"We're risking the lives of young men and women every single day in a mission that I don't understand, given its current rules of engagement, given what we're currently doing. I don't see a path ahead that leads us to a dramatically changed Afghanistan," said Gingrich in an interview with Fox News.
The former House Speaker has been outspoken about his pessimism for
the U.S. mission in Afghanistan since Sunday's deadly shooting, when a 38-year-old Army staff sergeant reportedly killed at least 16 Afghan civilians.
Fox News host Greta Van Susteren asked Gingrich, "What do we tell them as we leave?"
"I think it's a tragic situation, but I don't see any evidence that Karzai is prepared to protect women. I don't see any evidence that the Afghan government is prepared to fundamentally change society," he responded.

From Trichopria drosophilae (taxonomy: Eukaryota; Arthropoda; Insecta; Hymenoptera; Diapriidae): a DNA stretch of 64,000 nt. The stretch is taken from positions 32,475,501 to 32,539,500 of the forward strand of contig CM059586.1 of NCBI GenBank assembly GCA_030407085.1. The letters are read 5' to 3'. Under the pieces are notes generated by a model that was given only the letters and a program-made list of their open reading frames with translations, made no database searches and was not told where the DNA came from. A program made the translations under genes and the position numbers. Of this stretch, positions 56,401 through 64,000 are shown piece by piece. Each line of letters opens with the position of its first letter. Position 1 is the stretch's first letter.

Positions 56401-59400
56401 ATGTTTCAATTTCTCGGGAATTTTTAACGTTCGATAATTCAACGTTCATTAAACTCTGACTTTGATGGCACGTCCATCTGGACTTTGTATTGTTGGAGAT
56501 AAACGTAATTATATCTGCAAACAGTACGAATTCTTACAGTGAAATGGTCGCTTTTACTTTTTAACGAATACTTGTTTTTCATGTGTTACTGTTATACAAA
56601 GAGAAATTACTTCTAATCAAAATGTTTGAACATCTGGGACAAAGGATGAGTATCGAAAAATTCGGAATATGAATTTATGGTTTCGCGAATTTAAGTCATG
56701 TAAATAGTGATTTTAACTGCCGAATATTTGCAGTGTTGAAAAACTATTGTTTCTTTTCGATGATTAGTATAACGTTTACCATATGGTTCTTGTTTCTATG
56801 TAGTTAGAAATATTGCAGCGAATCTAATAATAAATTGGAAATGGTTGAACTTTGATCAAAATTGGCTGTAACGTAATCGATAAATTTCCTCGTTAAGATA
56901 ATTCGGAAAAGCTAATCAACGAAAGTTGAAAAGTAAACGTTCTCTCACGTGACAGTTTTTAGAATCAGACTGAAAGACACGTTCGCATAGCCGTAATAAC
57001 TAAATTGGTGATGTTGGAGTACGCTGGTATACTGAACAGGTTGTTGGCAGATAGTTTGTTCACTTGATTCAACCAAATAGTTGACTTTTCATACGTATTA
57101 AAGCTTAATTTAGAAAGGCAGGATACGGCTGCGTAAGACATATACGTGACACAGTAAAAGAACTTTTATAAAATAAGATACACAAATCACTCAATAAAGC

When questioned on when he thought the United States should withdraw from Afghanistan, he said "fairly soon."
"Given that the president's already said he wants to get out. Given that were not going to do anything to fundamentally change Afghan culture, if anything we're going to reenforce Afghan culture, why are we risking the lives of young men and women?" he added.
The shootings over the weekend was the latest incident that has strained U.S.-Afghan relations, threatening to upend a planned transition of security control to the Afghans from NATO by the end of 2014.
Tensions between the two countries have been on the rise following last month's accidental burning of Qurans at a U.S. airbase. The incident coursed outrage throughout the country and spurred violence against Americans, including the killing of two military officers inside a ministry building.